A subtle but important contribution of Jago's is the following: the modal space in question will contain only those epistemic options which are not obviously impossible. However, what is or is not obviously impossible will vary from both agent to agent, as well as for a single agent over time as that agent refines its logical acumen. This being the case, the modal space in question has fuzzy boundaries.

5. Special topics

There is a varied list of special topics pertaining to the logical approach to information. This section briefly illustrates just a couple of them, which are important regardless of the particular stance one takes (information as range, as correlation, as code). The first topic is the issue of informational equivalence: when are two structures in the logical approach one is using indistinguishable in terms of the information they are meant to encode, convey, or carry? The second topic concerns the various ways in which the idea of negative information can be understood conceptually, and properly dealt with formally.

5.1 Information Structures and Equivalence

Every logical approach to information comes with its own kind of information structures. Depending on the particular stance and the aspect of information to be stressed, these structures may stand for informational states, structured syntactic representations, pieces of information understood as commodities, or global structures made up from local interrelated informational states or stages. Under which conditions can two informational structures be considered to be informationally equivalent?

Addressing this question brings out the need to have it clear at which level of granularity one is testing for equivalence. Take for example the classical extensional notion of logical equivalence. This is a coarse equivalence, in that informationally different claims such as 2 is even and 2 is prime cannot be distinguished, as their extensions will coincide. Take instead an equivalence given by identity at the level of representations (say syntactic equality). This is on the contrary too fine-grained in some cases: to a bilingual speaker, the information that the shop is closed would be equally conveyed by a sign saying “Closed” as by a sign saying “Geschlossen”, even if the two words are different.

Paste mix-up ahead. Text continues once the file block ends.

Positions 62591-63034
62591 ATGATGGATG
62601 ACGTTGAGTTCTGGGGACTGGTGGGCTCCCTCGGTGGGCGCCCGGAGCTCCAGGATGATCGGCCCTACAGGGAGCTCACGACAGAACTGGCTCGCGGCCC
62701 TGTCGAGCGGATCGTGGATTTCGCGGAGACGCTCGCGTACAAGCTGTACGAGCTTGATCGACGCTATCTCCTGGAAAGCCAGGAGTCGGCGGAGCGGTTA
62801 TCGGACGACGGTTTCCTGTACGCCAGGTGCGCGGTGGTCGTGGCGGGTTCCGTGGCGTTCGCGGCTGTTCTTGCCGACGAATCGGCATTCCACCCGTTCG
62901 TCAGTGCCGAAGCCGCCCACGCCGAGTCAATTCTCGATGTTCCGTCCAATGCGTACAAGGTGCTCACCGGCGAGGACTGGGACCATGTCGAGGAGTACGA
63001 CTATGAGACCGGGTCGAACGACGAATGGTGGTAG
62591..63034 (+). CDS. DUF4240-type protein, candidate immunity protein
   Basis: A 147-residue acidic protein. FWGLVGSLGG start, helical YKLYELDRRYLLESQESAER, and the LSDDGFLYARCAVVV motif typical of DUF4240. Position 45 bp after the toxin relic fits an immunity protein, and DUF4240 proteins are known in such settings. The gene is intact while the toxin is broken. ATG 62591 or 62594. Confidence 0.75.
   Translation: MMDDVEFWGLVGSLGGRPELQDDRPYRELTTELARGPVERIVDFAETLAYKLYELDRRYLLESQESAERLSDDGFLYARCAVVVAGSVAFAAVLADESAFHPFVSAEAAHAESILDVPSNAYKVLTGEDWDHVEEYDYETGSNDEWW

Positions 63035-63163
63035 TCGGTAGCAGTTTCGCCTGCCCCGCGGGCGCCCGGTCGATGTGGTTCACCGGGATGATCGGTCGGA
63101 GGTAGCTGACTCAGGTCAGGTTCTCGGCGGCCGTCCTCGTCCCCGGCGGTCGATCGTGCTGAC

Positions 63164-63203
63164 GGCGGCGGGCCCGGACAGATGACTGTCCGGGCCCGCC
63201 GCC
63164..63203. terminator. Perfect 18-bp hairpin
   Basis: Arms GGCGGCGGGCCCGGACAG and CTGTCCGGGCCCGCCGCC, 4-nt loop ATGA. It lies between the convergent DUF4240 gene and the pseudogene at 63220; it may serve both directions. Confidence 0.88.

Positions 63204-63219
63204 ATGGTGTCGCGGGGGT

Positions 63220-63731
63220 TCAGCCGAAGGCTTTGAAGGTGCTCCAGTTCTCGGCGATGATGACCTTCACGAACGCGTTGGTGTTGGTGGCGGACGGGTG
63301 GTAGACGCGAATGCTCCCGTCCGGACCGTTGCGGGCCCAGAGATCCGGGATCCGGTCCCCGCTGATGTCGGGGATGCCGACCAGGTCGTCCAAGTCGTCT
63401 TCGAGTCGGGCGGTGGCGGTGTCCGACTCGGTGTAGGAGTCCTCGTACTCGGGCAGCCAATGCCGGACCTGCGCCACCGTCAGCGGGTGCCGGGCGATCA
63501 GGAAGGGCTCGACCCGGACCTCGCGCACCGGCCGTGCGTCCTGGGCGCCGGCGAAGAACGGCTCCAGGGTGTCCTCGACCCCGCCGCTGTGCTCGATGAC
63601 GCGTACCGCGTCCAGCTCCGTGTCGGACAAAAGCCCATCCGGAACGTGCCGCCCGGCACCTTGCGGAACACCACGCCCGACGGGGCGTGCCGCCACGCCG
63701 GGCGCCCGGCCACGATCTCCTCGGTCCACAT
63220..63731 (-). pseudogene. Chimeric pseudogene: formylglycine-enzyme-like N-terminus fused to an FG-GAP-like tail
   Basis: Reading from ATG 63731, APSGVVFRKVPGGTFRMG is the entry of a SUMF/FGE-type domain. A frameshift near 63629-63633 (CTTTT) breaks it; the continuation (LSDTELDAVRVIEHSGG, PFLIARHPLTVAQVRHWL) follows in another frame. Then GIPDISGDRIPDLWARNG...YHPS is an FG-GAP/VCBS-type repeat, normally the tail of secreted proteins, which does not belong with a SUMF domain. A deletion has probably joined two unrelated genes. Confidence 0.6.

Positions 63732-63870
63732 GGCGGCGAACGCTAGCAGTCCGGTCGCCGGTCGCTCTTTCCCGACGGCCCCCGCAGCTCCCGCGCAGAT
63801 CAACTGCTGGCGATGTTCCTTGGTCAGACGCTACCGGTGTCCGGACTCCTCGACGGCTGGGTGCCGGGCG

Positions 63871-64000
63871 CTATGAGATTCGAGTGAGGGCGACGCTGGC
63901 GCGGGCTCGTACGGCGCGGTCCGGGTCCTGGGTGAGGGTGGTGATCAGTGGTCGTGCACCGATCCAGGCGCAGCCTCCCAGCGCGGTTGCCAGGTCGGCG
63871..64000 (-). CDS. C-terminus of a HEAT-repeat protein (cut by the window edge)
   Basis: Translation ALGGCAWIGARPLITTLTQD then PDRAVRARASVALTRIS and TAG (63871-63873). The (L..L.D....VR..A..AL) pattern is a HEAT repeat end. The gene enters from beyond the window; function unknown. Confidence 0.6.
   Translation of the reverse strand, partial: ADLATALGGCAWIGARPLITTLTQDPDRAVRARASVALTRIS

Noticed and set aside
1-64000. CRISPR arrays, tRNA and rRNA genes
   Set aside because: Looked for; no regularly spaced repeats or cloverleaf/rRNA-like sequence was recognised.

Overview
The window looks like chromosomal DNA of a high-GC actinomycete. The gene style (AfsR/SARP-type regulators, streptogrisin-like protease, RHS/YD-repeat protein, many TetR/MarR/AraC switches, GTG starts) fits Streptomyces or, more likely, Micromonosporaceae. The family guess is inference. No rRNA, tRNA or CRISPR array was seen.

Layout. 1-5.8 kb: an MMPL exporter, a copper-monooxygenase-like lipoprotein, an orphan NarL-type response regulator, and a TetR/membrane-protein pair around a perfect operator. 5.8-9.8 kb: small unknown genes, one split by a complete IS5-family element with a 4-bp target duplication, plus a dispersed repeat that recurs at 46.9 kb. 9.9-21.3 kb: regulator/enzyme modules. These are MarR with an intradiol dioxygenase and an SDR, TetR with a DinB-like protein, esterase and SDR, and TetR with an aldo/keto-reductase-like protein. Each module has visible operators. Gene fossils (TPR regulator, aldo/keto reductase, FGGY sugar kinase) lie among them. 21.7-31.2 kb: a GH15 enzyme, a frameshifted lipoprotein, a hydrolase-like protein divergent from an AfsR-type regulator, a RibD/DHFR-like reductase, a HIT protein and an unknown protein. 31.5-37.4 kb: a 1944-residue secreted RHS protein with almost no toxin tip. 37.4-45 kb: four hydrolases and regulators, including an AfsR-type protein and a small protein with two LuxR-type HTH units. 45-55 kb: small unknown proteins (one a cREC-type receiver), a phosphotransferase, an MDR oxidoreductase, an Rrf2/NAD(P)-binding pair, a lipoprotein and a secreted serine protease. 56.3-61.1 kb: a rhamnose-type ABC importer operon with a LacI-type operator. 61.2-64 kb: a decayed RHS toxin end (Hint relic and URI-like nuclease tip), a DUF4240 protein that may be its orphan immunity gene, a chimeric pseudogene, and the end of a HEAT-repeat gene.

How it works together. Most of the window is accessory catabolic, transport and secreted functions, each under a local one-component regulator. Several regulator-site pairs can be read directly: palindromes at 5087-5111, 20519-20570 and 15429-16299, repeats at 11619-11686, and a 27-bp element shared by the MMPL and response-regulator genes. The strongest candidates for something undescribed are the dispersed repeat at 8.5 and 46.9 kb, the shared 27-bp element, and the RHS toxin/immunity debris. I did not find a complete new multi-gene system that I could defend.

An intermediate notion of equivalence that has proved central to the range, correlational, and code takes on information is the relation of bisimulation between structures. A bisimulation relation between two graphs G and H (where both the arrows and nodes of the graphs are labelled) is a binary relation R between the nodes of the graphs with the property that whenever a node g of G is related to a node h of H, then:

  1. g and h have the same labels, and
  2. For every relation label L and every L-child of g′ of g, there must be a L-child h′ of h such that h and h′ are related by R. A similar condition must hold for every L-child of h.

A simple example would be the relation between the following two graphs (empty set of labels) that relates the point x with a and the point y with the points b, c, d.


Bisimulation is a central notion from the information-as-range perspective because the Kripke models of section 1 are precisely labelled graphs. It is a classical result of modal logic that if two states of two models are related by a bisimulation, then the states will satisfy exactly the same modal formulas, and in addition a first order property of states is definable in the basic modal language if and only if the property is preserved under bisimulation.

In the correlational stance, in situation theory, bisimulation turns out to be the right notion in determining whether two infons that might look structurally different actually are the same as pieces of information. For example, the analysis of Liar-like claims leads to infons that are nested in themselves, such as

σ = ⟨⟨True, what : σ, 0⟩⟩.